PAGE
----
Md. Health Dept. Reminds Parents About Getting Their Children Vaccinated

It has started a media campaign.


Baltimore, Md (KM). With all of the attention on the COVID-19 pandemic, The Maryland Department of Health is reminding parents not to forget about their children’s vaccinations. The agency has launched a media campaign to encourage parents to make sure their children’s vaccinations are up to date. The media campaign consists of public service announcements being aired on radio, TV, cable and social media.

“And we’re also encouraging parents to view their child’s vaccination record on My is a free website service that allows consumers to view and print copies of their vaccination records,” says Dr. Cheryl De Pinto, the Director of Population Health Improvement for the Maryland Department of Health.

The campaign was developed after the Maryland Department of Health noticed recent data indicating a significant decrease in pediatric vaccination rates in Maryland and other states after a national emergency was declared on March 15th to fight the coronavirus. . Citing ImmuNEt, Maryland’s immunization information system, the agency says vaccines administered to children between the ages of 0 to 18 were down by 27% between March, 2019 and March, 2020. Comparing the time between  April, 2019, and April, 2020, the numbers of doses was down by 56%.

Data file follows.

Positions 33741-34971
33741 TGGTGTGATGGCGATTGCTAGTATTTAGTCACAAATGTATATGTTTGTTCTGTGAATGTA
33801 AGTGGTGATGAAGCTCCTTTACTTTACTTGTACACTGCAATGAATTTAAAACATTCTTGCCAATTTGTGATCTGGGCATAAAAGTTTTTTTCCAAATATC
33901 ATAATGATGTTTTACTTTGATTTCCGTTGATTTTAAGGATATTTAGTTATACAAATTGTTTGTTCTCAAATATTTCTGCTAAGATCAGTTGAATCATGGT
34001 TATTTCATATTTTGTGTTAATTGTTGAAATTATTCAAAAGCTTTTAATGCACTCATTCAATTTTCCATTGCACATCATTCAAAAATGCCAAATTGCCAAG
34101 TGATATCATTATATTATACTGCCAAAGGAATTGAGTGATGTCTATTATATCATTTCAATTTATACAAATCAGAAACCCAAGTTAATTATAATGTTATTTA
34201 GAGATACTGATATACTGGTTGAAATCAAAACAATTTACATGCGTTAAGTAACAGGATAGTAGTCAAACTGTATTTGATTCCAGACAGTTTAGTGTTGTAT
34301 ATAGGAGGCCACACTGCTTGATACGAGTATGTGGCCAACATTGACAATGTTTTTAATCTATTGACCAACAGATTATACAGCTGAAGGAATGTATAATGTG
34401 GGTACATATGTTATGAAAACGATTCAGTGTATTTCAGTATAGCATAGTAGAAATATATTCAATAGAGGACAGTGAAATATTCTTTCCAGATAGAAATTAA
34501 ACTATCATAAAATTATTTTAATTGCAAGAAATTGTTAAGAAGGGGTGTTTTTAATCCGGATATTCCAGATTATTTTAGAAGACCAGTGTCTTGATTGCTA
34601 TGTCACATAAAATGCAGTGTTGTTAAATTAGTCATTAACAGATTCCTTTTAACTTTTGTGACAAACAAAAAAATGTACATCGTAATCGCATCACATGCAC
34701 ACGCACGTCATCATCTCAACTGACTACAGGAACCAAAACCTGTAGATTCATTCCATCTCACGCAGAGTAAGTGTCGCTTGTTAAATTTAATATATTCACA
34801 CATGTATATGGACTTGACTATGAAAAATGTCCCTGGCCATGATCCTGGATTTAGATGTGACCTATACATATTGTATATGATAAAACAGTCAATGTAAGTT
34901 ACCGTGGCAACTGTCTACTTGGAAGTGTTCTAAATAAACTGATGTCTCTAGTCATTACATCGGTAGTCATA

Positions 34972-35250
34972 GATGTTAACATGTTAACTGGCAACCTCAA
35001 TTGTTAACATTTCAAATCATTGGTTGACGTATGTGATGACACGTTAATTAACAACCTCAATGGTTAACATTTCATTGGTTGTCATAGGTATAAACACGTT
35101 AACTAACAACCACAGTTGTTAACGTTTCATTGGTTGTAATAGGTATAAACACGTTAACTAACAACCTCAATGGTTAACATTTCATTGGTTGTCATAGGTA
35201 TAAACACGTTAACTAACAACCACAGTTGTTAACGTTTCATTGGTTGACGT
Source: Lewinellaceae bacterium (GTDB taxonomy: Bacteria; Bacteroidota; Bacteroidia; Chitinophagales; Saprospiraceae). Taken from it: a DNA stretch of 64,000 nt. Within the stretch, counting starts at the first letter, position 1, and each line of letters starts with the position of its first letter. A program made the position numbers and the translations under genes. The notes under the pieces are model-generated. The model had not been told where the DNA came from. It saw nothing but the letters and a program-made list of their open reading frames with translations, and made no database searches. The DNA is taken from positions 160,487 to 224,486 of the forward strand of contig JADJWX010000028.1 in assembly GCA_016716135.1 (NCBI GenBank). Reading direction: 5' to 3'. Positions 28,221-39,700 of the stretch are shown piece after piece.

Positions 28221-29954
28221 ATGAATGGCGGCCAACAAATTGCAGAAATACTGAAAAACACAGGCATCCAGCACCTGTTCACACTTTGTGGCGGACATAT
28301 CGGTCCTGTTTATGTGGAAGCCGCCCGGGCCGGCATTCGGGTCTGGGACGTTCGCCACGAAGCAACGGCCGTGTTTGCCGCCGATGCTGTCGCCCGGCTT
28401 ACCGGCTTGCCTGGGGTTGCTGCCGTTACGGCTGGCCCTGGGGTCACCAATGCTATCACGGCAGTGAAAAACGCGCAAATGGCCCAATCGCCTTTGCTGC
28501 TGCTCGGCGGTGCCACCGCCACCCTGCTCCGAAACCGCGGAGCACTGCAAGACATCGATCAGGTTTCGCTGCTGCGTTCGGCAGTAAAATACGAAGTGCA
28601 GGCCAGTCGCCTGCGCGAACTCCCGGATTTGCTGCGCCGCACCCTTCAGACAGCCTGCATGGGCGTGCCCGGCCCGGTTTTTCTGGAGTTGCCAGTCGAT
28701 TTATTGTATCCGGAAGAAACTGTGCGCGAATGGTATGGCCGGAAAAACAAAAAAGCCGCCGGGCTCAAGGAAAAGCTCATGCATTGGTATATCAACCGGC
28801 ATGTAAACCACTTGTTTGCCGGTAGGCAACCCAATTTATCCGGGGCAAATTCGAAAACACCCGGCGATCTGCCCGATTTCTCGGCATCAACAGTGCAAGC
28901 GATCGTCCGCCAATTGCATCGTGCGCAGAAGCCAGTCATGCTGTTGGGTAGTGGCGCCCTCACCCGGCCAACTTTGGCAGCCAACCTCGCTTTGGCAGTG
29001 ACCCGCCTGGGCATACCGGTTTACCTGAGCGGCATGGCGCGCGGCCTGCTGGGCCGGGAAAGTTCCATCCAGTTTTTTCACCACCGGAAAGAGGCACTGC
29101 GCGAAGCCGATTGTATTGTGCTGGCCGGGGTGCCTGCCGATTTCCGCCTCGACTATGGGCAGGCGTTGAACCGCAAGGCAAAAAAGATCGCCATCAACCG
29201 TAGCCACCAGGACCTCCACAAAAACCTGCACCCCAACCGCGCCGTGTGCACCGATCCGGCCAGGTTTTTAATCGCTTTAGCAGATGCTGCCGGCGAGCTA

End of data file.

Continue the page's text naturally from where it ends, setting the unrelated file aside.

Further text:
She says parents are doing the right thing by protecting their children from COVID-19. “But parents now should know that vaccinations are a very important part of keeping their children well, and that pediatric offices are open and doing everything they possibly can by implementing different strategies and practice changes to make their offices as safe as possible during the pandemic,” say Dr. De Pinto.

It’s important for children to be vaccinated against such illnesses as measles, chicken pox, pertussis and polio. “If children are not appropriately evacuated, what we find is the potential for an outbreak of these diseases such as measles and pertussis,” says Dr. De Pinto.

She calls vaccinations “public health triumphs.”

If parents want information on vaccinations and where their children can receive them, Dr. De Pinto says they can ask their primary care physician or health care provider, their health insurance company or contact their local health department.


By Kevin McManus